Contact FreedomWorks

400 North Capitol Street, NW
Suite 765
Washington, DC 20001

  • Toll Free 1.888.564.6273
  • Local 202.783.3870

Newspaper Article

    Prop. 86 a Tax-the-Poor Scheme California Focus

    BY MATT SCHUMSKY
    10/30/2006
    by MATT SCHUMSKY on 10/30/06.

    If passed by the California electorate Nov. 7, Proposition 86 would almost quadruple the current tax on cigarettes to $3.47 a pack and would stand as perhaps the most ill-conceived tax increase of all time, although, to be fair, there's a lot of competition for that distinction.

    The "Tobacco Tax Act of 2006" is a creation of California's hospital industry, which wrote the initiative in such a way that it will receive about 40 percent of the $2.1 billion a year the higher tax is expected to generate. Whether that figure is realistic is a point we will get to a little later.

    This is the hospital industry's second attempt at singling out a consumer product for a special tax. In 2004, the hospitals put forward Proposition 67, a tax on in-state telephone calls that was overwhelmingly rejected by an electorate that included a lot of people who like using their telephones. This time, the hospitals got smart by targeting a much slimmer slice of California's population – the 14 percent of us who smoke.

    If this gambit doesn't work, look for them next to go after redheads born in January who live on streets starting with the letter M. Or perhaps foreign-born governors named Arnold.

    Beyond the confiscatory nature of a tax on a small minority to pay for services that should be funded, if at all, out of general state revenue, another problem is that cigarette taxes are extremely regressive. Poor people are simply more likely to smoke than are rich people. And yet some of the same people who ceaselessly howl about President Bush's "tax cuts for the rich" want to bang out a new tax that will cost a pack-a-day smoker who's also poor $1,266.55 a year.

    Actually, the tax is even more regressive than it seems, because not everyone will have to pay it. The per-pack tax in Nevada is $0.80. It's $1.18 in Arizona and Oregon. A more-affluent smoker could make a quick trip to Vegas and know he would come home a guaranteed winner by stashing a six-month supply of smokes in the trunk.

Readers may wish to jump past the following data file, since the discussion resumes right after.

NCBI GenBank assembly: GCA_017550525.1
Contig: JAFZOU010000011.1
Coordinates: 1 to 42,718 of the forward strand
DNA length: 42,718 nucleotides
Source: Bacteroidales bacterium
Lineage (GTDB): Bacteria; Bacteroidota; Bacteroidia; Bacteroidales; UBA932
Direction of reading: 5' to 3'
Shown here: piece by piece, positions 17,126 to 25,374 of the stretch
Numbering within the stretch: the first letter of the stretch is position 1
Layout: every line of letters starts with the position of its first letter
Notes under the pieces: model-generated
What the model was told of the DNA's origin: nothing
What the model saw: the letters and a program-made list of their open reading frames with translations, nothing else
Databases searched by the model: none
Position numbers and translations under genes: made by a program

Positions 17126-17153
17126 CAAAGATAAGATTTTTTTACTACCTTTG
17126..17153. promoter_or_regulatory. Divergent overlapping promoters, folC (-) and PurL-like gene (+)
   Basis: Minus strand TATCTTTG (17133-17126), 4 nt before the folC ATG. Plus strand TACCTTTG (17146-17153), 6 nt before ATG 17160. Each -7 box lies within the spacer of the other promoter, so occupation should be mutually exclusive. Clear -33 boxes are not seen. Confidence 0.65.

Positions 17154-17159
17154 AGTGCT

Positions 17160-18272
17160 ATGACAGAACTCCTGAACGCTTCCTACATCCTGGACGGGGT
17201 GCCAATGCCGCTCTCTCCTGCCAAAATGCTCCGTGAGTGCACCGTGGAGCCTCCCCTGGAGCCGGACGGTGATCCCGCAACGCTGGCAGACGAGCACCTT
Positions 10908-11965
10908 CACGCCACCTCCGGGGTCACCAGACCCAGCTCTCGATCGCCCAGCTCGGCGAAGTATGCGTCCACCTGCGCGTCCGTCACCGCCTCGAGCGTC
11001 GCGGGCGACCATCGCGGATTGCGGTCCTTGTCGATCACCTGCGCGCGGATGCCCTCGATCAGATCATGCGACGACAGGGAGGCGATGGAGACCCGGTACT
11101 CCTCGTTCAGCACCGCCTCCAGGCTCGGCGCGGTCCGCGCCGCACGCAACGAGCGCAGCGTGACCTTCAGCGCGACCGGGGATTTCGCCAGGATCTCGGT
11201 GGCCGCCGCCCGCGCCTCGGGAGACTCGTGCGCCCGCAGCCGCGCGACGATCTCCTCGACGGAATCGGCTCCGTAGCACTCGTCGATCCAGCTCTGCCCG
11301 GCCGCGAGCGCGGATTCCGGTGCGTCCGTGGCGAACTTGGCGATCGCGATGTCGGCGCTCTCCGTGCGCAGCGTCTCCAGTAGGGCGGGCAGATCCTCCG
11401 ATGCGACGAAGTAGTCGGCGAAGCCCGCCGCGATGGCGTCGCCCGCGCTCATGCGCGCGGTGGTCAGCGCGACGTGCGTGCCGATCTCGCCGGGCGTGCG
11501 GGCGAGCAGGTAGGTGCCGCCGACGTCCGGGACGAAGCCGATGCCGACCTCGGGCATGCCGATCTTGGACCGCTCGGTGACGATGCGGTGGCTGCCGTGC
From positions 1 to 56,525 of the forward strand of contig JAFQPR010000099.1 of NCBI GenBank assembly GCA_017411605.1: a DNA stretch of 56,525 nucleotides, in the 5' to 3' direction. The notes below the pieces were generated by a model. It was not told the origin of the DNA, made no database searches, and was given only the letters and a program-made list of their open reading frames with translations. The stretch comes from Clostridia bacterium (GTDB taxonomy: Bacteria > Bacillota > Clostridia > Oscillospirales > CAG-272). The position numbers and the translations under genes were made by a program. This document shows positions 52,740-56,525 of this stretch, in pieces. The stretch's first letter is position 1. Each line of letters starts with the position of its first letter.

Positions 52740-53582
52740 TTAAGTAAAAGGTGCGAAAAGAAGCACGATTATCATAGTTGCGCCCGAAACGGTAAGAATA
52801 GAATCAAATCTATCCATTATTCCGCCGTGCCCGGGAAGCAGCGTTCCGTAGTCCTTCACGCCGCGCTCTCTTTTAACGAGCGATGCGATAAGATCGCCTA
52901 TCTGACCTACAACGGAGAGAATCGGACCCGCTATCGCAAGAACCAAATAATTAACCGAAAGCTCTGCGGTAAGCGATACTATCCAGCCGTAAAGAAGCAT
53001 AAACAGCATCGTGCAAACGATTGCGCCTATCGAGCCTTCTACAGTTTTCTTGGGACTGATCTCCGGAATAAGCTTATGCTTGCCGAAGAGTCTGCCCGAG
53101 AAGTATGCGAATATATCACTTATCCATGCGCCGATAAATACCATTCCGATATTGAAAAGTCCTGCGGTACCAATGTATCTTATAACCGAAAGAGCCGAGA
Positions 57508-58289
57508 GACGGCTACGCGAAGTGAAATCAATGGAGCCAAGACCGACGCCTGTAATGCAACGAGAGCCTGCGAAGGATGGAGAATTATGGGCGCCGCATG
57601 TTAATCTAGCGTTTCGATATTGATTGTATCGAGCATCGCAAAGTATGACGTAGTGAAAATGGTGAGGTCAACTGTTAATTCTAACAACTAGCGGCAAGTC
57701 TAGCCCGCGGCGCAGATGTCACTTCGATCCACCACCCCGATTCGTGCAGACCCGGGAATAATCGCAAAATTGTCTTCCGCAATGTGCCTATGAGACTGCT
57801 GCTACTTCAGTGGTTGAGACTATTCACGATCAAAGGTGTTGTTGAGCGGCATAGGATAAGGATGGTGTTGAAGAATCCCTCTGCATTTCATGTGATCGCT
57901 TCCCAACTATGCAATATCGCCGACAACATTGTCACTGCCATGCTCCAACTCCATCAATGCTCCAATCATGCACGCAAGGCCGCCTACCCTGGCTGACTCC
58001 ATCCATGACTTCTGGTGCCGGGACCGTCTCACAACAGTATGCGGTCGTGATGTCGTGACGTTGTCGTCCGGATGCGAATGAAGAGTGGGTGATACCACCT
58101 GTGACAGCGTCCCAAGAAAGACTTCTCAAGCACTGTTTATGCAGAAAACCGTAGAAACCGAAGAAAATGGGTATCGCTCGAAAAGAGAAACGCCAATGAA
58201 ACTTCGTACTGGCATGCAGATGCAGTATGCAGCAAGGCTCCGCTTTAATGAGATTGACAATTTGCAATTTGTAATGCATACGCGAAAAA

There's also the Internet and Indian reservations, which sell cigarettes tax-free. This tax will be like the "convenience fee" charged by your bank for using an off-network ATM. You pay it in a pinch, but for the most part it's avoidable as long as you have a car or a computer.

    And those are just the reasonably above-board ways to avoid the tax. How does the state stop smugglers from providing a lucrative new revenue source for organized crime by trucking in cigarettes from other, low-tax states? This is the reason Prop. 86 is opposed by more than 20 law enforcement organizations, including the California Fraternal Order of Police, National Association of Police Organizations (NAPO) and dozens of other associations.

    The evidence that high taxes merely redirect, rather than reduce, cigarette purchases has been available for quite some time. Patrick Fleenor, an economist at the Tax Foundation, wrote in a 1998 study: "When a state reports lower taxable cigarette sales, that does not always mean that fewer cigarettes were smoked. … In Michigan, for example, taxable cigarette sales fell 26.7 percent after the state raised its cigarette tax from $2.50 to $7.50 per carton [not per pack]. Meanwhile, sales in Indiana and other border states skyrocketed."

    In high-tax New York state, the Health Department commissioned a study to determine the extent to which smokers avoided paying the tax. According to an Associated Press report, the department learned that "[m]ore than a third of New York smokers regularly avoid the state's high cigarette taxes by buying from American Indian reservations, the Internet or duty-free shops."

    Of course, Prop. 86 contains 38 pages of spending mandates for state programs that are in line to get a cut of these new funds. These may well be worthy programs, but what happens when smokers respond rationally to a 300 percent tax increase by no longer buying cigarettes through taxable channels? The best guess: Money will flow to criminals and out-of-state retailers, and California's taxpayers will be left holding the bag for the programs that smokers were counted on to pay for.

    When that happens, maybe we can raise cigarette taxes once again to cover the shortfall.